I closed my eyes for a second. Its early evening, all my meetings are over, and the sun is doing that beautiful reddy-golden thing, illuminating glowing patches on nearby huts. I’m sitting with a friend, sitting legs stretched out in front of us on her papyrus mat, backs leaning against the base of her hut. Just chilling.
La kwo, La kwo! (Thief, thief!) Lots of yells, many voices.
My eyes flick open in a second. For a second I’m confused. All I see is kids. Then I realise their little mob is rapidly gathering stones, sticks and momentum as they run, chanting. This is a different kind of chilling. By the time I’ve gathered my wits they are turning a corner on the path. I jump on my bicycle and race after them.
I turn the corner. The mob is quickly dispersing. There is a pile of sticks on the ground, and an stern man telling the children to go home. A tall girl is standing with tears rolling down her cheeks.
“That girl stole a bicycle. Don’t worry, we stopped them from hitting her.” The man gestured towards the tall girls retreating back.
I felt like I’d stumbled on a scene from Lord of the Flies. Except in this case, kids have learnt directly from not-so-uncommon social practice. Last year, just after we arrived, a lady burst into church telling us she’d just come from the railway, where she’d tried to stop a group of men from beating a man. She failed. He died. And it turns out he wasn’t even a thief- it was just a misunderstanding. It was broad daylight, and only 300 meters from the police station. It happens.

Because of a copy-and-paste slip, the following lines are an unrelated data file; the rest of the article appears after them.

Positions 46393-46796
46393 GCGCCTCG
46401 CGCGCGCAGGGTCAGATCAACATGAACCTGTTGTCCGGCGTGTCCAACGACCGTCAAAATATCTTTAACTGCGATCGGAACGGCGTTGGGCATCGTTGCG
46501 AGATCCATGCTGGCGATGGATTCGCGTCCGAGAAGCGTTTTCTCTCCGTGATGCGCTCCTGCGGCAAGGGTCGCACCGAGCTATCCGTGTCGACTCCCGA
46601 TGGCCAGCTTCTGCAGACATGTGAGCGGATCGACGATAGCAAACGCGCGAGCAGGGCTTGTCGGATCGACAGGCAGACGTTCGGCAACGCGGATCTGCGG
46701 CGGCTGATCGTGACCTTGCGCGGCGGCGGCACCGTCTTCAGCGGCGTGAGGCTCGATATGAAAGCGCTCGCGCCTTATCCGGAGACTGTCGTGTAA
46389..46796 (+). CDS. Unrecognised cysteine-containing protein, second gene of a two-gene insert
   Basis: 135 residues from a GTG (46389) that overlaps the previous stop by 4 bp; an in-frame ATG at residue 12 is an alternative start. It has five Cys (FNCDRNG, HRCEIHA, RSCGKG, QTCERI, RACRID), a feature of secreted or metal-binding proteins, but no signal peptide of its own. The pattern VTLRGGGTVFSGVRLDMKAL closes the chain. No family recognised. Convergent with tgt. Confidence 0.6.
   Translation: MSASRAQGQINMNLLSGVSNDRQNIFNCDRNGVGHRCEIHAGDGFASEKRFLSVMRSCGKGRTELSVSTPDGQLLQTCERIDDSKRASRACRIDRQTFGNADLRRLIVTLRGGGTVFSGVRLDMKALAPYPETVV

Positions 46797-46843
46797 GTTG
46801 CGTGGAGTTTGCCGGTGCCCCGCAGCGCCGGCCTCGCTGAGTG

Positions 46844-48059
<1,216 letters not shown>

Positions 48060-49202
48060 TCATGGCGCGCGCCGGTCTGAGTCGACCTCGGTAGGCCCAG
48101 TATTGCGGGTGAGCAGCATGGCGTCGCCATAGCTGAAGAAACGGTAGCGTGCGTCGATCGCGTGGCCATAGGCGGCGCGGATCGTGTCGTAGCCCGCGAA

The context, of course, is an extremely ineffective local justice system and an underpaid, under resourced police force. Maybe people think its up to them to create a deterrent, or maybe it’s a semi-socially sanctioned excuse for frustrated young men to vent some rage. I can’t say I understand yet.
I slowly pushed my bicycle home, feeling cold-stomached, chilled. As the little mob had dispersed, I caught a glimpse of a few kids I knew.